Engineering an Artificial T-Cell Stimulating Matrix for Immunotherapy

Adv Mater. 2019 Jun;31(23):e1807359. doi: 10.1002/adma.201807359. Epub 2019 Apr 10.


T cell therapies require the removal and culture of T cells ex vivo to expand several thousand-fold. However, these cells often lose the phenotype and cytotoxic functionality for mediating effective therapeutic responses. The extracellular matrix (ECM) has been used to preserve and augment cell phenotype; however, it has not been applied to cellular immunotherapies. Here, a hyaluronic acid (HA)-based hydrogel is engineered to present the two stimulatory signals required for T-cell activation-termed an artificial T-cell stimulating matrix (aTM). It is found that biophysical properties of the aTM-stimulatory ligand density, stiffness, and ECM proteins-potentiate T cell signaling and skew phenotype of both murine and human T cells. Importantly, the combination of the ECM environment and mechanically sensitive TCR signaling from the aTM results in a rapid and robust expansion of rare, antigen-specific CD8+ T cells. Adoptive transfer of these tumor-specific cells significantly suppresses tumor growth and improves animal survival compared with T cells stimulated by traditional methods. Beyond immediate immunotherapeutic applications, demonstrating the environment influences the cellular therapeutic product delineates the importance of the ECM and provides a case study of how to engineer ECM-mimetic materials for therapeutic immune stimulation in the future.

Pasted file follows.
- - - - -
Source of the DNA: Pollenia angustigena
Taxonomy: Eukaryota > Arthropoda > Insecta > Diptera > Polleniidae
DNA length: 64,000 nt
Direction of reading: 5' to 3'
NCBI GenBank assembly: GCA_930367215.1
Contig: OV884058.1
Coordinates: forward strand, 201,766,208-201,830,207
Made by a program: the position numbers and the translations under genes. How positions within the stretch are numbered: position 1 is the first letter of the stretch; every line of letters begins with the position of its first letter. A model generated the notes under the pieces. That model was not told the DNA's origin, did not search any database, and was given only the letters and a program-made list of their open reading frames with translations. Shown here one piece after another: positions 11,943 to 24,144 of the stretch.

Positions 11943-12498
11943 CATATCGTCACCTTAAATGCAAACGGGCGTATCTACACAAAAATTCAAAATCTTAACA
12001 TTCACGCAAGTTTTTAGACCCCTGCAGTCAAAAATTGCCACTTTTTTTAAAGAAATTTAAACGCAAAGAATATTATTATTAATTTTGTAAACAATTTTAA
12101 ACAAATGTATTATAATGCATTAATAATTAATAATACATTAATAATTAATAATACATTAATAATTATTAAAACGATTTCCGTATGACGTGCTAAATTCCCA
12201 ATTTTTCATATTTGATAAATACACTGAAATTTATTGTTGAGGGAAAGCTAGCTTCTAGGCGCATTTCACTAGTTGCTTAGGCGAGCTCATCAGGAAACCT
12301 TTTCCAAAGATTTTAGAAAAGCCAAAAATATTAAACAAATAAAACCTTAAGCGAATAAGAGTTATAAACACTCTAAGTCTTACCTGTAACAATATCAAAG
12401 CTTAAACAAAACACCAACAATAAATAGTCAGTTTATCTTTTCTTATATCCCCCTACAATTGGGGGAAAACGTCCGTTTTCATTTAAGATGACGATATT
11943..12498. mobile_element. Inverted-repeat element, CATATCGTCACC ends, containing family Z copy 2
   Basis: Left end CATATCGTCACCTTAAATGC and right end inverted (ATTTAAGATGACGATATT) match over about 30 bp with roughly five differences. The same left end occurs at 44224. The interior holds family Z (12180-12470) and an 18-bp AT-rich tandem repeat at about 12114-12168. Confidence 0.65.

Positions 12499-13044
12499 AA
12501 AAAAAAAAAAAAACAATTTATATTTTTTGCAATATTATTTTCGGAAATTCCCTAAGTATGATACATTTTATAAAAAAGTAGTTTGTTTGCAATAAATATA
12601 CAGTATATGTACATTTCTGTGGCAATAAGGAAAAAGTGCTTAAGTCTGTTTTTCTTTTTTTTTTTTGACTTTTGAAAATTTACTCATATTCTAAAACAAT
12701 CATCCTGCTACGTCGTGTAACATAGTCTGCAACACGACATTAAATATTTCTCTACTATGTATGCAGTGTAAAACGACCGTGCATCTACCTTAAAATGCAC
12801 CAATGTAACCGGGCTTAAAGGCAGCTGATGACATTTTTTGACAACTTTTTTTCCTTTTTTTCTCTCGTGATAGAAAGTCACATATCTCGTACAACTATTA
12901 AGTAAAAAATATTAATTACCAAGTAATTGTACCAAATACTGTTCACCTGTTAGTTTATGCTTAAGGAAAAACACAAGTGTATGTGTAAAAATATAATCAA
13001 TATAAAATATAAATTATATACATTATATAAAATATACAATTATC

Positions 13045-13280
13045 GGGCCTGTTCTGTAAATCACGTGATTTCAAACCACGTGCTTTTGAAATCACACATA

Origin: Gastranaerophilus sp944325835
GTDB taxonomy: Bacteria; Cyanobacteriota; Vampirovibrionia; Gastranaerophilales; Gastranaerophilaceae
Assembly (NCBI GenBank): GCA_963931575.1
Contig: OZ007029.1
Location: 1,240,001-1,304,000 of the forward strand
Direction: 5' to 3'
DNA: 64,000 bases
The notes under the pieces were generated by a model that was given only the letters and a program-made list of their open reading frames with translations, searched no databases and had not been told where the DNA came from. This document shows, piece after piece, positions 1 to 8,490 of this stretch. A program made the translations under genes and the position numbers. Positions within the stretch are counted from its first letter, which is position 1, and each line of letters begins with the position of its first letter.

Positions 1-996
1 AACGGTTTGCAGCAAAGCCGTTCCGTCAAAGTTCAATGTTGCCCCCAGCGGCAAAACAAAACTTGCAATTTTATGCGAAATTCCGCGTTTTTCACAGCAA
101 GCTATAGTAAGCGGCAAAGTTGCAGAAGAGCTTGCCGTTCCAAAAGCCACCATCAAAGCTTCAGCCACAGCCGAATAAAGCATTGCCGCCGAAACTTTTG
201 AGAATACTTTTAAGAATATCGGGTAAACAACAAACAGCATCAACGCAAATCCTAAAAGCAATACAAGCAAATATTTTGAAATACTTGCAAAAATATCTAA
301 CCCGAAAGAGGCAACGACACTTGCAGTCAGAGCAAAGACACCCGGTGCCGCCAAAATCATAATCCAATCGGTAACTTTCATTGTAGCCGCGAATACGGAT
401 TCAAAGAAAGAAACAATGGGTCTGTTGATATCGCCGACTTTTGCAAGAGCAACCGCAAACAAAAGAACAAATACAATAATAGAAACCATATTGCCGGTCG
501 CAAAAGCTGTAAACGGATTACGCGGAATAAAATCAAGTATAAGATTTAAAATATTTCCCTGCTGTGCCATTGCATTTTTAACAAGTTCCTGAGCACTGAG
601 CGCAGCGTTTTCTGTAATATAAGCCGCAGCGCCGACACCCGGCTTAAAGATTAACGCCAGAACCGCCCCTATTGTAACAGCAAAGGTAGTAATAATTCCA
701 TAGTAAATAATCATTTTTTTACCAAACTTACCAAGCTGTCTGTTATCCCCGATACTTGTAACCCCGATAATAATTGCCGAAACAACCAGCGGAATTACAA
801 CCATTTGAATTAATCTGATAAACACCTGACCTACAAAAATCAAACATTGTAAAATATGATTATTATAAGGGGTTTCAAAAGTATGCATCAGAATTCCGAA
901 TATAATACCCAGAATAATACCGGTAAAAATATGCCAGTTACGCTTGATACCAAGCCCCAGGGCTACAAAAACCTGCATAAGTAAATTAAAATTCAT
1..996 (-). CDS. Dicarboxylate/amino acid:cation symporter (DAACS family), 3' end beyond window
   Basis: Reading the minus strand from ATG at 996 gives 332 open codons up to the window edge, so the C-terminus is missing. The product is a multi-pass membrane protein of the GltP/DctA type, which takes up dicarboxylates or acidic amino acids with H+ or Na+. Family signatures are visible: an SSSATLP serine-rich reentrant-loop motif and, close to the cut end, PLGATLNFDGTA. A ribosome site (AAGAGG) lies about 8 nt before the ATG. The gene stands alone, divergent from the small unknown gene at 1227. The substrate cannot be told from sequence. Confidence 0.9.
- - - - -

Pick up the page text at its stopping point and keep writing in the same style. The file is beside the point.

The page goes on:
Keywords: T cell stimulation; adoptive T cell therapy; artificial matrix; extracellular matrix; hydrogel; immunotherapy; mechanotransduction.

MeSH terms

  • Adoptive Transfer
  • Animals
  • Artificial Cells / cytology*
  • Artificial Cells / immunology
  • CD8-Positive T-Lymphocytes / cytology
  • CD8-Positive T-Lymphocytes / metabolism
  • Cell Engineering / methods*
  • Cell Proliferation
  • Cell Survival
  • Cells, Cultured
  • Cytokines / metabolism
  • Extracellular Matrix / chemistry
  • Humans
  • Hyaluronic Acid / chemistry
  • Hydrogels
  • Immunotherapy / methods*
  • Ligands
  • Melanoma, Experimental / immunology
  • Melanoma, Experimental / therapy
  • Mice
  • Mice, Transgenic
  • Neoplasm Transplantation
  • Receptors, Antigen, T-Cell / physiology
  • Signal Transduction
  • T-Lymphocytes / cytology*
  • T-Lymphocytes / immunology
  • T-Lymphocytes / metabolism


  • Cytokines
  • Hydrogels
  • Ligands
  • Receptors, Antigen, T-Cell
  • Hyaluronic Acid